Transmission biases in the spread & persistence of an experimentally induced cultural behaviour in wild birds — ASN Events

Transmission biases in the spread & persistence of an experimentally induced cultural behaviour in wild birds (#326)

Lucy M Aplin 1 , Ben Sheldon 1
  1. University of Oxford, Oxford, United Kingdom

Social learning is important for the life history of many animals, and can lead to stable group traditions and the evolution of culture. To what extent socially learnt behaviours are transmitted, spread and persist will be partly determined by the adaptive use of social learning strategies. However while various learning strategies have been identified in animals, how learning biases interact and co-occur within individuals and populations has rarely been considered1. In two sets of experiments, we examined the influence of individual-level learning strategies on the spread and persistence of a novel innovation. First, we seeded alternative foraging techniques into eight sub-populations of great tits (Parus major), using a two-action/control experimental design. Automated tracking of individuals revealed that the information spread through treatment sub-populations to reach an average of 75% of individuals (n=414), with a strong bias in each sub-population towards the originally introduced technique2. A positive frequency-dependent learning bias (conformist transmission) was observed when first learning, and also in subsequent decision-making. This resulted in an increasing population-level bias to one technique. Second, we varied rewards such that the common technique in each sub-population yielded a lower pay-off than the uncommon technique. Individuals socially learnt to switch to the other technique, providing evidence for a ‘pay-off-biased’ social learning rule. However individuals varied in flexibility, with juveniles and shy behavioural types3 most likely to move from conformist to pay-off-biased copying. Our study thus provides experimental evidence for the integration of two social learning strategies in wild birds, examines individual variation in social learning, and explores the effect of such social learning biases on population-level outcomes.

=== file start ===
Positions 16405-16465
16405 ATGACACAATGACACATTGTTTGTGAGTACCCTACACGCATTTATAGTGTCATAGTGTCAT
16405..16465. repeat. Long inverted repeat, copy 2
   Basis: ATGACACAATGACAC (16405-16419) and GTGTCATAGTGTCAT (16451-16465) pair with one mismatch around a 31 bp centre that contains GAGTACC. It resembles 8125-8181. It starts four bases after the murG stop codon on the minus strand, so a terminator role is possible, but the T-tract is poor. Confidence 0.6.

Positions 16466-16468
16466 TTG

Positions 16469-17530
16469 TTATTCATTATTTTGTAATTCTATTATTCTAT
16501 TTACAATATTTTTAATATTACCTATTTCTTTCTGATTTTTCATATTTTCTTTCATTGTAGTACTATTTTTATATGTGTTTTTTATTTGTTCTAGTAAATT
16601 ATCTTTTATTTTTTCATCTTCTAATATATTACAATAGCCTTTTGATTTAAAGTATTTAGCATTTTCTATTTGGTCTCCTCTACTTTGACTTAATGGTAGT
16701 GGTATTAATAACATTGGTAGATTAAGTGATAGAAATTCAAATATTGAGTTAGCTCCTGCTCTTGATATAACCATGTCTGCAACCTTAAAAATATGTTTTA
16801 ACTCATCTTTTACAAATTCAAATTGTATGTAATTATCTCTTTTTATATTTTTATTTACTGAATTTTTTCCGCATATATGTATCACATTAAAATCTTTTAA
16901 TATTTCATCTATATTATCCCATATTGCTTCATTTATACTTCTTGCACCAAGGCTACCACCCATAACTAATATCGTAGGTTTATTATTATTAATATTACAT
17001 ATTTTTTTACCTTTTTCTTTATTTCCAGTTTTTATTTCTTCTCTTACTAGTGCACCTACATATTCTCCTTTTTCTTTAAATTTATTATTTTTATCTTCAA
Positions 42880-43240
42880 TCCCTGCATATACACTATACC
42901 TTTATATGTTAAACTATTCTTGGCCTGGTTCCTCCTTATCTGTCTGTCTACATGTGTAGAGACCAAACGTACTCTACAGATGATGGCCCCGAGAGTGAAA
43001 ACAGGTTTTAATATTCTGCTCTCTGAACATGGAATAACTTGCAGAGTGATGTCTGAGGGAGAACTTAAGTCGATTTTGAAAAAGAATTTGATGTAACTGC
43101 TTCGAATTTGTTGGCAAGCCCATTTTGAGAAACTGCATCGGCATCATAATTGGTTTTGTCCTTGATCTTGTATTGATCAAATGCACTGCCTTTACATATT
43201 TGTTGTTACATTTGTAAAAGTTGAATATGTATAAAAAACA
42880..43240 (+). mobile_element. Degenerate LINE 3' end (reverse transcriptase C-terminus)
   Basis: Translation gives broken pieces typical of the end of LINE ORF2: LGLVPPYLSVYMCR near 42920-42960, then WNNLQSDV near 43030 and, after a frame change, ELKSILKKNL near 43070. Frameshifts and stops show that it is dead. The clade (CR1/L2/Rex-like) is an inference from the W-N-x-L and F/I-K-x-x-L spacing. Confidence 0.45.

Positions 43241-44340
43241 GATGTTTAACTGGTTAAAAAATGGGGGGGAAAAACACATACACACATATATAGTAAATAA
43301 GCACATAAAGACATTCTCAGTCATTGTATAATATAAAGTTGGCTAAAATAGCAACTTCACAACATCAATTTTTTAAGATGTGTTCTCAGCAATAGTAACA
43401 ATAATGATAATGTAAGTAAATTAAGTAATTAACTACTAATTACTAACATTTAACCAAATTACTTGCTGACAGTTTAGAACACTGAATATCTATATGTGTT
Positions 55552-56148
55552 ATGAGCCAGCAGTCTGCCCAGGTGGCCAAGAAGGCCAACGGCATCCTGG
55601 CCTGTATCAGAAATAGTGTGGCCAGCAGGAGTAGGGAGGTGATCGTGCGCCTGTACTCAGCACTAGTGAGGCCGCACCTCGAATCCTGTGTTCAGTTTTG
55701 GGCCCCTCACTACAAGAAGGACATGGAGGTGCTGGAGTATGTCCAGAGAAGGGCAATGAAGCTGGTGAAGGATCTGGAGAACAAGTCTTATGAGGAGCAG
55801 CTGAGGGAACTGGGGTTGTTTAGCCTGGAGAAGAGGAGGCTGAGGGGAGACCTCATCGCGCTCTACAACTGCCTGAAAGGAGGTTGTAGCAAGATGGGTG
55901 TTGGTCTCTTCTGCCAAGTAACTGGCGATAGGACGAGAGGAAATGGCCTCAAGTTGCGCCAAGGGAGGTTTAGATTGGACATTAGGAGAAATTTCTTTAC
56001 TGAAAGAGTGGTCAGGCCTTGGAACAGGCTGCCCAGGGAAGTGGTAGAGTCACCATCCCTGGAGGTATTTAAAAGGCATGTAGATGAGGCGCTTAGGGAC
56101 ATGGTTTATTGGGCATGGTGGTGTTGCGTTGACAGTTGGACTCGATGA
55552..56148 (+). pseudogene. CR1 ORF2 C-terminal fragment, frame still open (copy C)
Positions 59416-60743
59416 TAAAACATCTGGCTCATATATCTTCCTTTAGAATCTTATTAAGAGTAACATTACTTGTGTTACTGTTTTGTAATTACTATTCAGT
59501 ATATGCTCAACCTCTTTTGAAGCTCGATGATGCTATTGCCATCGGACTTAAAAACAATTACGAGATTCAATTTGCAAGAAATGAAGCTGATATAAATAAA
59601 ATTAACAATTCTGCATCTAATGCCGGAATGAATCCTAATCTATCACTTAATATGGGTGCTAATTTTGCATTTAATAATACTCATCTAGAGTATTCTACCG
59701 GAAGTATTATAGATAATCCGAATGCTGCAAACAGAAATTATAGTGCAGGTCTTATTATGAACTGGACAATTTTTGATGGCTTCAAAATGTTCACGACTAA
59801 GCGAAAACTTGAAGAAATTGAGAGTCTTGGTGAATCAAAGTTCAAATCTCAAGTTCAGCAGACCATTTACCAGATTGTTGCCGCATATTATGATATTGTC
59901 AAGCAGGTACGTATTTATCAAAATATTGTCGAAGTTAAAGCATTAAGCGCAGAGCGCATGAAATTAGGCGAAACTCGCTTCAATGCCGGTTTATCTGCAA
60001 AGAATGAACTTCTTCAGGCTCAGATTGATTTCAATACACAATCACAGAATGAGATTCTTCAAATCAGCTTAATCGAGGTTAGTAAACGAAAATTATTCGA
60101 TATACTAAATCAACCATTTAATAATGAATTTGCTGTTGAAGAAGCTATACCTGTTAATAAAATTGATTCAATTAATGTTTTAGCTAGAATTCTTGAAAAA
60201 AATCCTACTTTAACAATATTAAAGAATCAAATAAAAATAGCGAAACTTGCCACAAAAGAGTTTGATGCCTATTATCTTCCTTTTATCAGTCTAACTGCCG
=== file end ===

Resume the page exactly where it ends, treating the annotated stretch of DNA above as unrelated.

1. McElreath, R. et al. (2008) Philos T R Soc B 363, 3515-3528.
  2. Aplin, L. M. et al. (2015) Nature 518, 539-541.
  3. Aplin, L. M. et al. (2013) Ecol Lett 16, 1365-1372.